They are able to maintain their composure and can handle a crisis at ease. Under pressure, they can still think logically. The low-key personality of introvert leaders gives reassurance to those working for them.

2. They have good listening skills

Extroverts tend to talk a lot because of their nature and their tendency to be in the centre of attention. Introverts on the other hand, are more willing to listen to the input of other people. This is important in making employees feel motivated and valued. Managers who are great listeners will earn the trust of their employees

3. Theyare analytical and more careful before making their decisions

This is important when it comes to risk assessment when making a business decision. Rather than a spur of the moment decision or “follow the crowd” kind of decision, introverts tend to be more careful and would do proper fact-finding and research before making the move.

4. They do not indulge in office politics

They do not feel the need to be surrounded by people and gained their friendship, therefore, there is no need for them to be involved in office chatter/gossip or office politics. As a manager, this is important as they will be impartial and not influenced by hearsays. Employees will have confidence and trust in their leadership.

5. They are deep thinkers about goals and challenges, and are more detailed

They would take time to think thoroughly, and this allows them to generate innovative ideas and solutions to problems that are more detailed and workable.

6. They let others shine

Introverts do not crave attention. They will recognise the good work done by their team and not take credit in front of the boss. One of their most common complaints about managers is that they will take credit for the work done or ideas given by their employees – this will not happen if you have an introverted manager. They are not arrogant or do not have a big ego.

7. They focus on long-term results

They understand the need for long-term planning and recognise that short-term gain will not last. They are interested in productive processes.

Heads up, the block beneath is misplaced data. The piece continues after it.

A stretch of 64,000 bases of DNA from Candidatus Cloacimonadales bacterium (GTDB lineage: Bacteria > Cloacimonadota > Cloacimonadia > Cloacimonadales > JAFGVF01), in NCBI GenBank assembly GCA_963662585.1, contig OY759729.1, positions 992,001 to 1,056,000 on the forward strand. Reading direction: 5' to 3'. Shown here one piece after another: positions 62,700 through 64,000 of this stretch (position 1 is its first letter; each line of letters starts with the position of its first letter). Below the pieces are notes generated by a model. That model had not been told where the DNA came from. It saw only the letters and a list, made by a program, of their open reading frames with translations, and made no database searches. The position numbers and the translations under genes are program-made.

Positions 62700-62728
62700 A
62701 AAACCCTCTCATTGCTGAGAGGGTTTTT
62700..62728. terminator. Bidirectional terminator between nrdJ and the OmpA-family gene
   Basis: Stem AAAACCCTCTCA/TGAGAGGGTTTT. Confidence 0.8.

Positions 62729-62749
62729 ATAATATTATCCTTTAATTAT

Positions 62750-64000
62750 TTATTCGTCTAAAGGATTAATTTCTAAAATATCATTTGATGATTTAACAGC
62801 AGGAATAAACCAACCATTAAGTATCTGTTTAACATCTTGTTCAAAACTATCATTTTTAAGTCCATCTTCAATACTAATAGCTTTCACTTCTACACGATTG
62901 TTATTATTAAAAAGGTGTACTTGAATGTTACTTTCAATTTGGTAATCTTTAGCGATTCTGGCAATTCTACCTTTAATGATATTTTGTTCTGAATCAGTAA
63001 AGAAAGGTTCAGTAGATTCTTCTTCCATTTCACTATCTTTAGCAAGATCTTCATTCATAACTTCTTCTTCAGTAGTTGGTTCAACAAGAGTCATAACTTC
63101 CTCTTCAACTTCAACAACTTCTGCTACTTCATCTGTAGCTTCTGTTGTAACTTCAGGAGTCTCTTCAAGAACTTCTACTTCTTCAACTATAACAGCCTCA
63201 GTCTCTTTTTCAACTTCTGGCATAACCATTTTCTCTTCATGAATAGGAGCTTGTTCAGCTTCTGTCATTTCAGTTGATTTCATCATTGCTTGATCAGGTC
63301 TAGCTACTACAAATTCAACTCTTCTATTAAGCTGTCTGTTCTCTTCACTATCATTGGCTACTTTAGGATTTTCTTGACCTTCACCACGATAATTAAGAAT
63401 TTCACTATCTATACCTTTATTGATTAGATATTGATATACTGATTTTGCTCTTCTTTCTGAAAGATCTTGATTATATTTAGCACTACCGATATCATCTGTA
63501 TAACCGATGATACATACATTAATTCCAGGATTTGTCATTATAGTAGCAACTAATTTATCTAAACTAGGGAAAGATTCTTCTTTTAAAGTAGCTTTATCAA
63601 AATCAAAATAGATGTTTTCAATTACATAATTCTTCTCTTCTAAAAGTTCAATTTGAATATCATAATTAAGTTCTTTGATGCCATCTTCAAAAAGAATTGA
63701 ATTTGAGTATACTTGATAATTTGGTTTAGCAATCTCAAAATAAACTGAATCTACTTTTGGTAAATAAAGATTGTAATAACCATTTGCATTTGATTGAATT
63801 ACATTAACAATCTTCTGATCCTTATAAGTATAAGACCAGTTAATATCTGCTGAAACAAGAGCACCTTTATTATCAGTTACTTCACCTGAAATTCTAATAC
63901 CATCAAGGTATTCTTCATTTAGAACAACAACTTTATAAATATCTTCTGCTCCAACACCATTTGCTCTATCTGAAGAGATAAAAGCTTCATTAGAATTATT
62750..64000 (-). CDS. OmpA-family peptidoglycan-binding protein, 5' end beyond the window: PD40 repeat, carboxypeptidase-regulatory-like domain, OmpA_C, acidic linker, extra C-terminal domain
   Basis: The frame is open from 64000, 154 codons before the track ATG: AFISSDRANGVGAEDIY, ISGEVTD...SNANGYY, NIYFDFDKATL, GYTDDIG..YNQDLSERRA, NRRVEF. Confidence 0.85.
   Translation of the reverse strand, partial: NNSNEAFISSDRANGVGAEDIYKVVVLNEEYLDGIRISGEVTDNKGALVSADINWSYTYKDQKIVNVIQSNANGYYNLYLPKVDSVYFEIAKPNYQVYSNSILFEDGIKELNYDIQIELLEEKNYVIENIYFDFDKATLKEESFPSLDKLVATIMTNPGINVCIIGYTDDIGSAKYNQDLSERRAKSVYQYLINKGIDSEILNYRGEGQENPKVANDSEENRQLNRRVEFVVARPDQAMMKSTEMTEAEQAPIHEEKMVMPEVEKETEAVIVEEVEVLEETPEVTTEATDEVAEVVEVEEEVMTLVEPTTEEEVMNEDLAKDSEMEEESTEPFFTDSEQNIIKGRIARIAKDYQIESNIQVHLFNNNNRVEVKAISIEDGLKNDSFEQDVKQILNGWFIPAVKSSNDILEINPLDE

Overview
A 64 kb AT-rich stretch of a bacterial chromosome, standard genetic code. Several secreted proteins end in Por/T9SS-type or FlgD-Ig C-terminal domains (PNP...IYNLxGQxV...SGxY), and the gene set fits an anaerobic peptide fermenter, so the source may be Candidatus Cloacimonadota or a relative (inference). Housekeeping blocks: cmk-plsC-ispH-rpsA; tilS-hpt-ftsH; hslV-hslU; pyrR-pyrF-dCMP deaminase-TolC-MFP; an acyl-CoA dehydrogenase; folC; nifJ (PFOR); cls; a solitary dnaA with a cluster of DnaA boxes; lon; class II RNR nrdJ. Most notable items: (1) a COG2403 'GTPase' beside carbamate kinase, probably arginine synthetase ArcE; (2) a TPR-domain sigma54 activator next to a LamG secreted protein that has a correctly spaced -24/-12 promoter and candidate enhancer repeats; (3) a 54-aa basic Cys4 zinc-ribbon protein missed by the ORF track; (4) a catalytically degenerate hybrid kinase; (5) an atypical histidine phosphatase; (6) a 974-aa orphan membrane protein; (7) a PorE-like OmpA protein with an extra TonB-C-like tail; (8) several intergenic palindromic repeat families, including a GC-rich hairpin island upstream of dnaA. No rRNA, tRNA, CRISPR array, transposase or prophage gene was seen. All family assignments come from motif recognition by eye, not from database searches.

8. They value productive relationships

They do not feel the need to have a lot of friends nor the craving for adoration. They might take time to build relationships but when they do, it will be productive and meaningful – and usually, lasting.

9. They are more focus

They prefer to be deep in their own thoughts, and they are not distracted by things around them. They have better concentration in the work they do.

10. They gain respect

Because of their compassionate, open, understanding and approachable manner in leading their team, it is only natural that they are able to gain the respect of those working under them. Similarly, because of their calmness in whatever situation and their ability to manage risk and problem-solving skills, the bosses too will value them.

11. They are not easily affected by emotions

This does not mean they are not sensitive to other people’s emotions. It just means that their judgment will not be affected by it. In fact, if you try to influence them emotionally, they will find you tiring.

A good thing about silent leadership is that they will not be barking orders at you. In fact, what they ask you to do is something that they would do themselves – leadership by example.

When you are working under an introverted leader, they allow the team, in many ways to be self-led. They encourage independence and do not feel the need to micromanage. They would rather use the time for their own thoughts and for generating new ideas and solutions.

The author is an award-winning HR Sifu with, who has made significant improvements in how HR operates in multiple retail and high-volume/fast-paced companies. Complimentary consultation sessions with HR Sifu are available for all paying customers.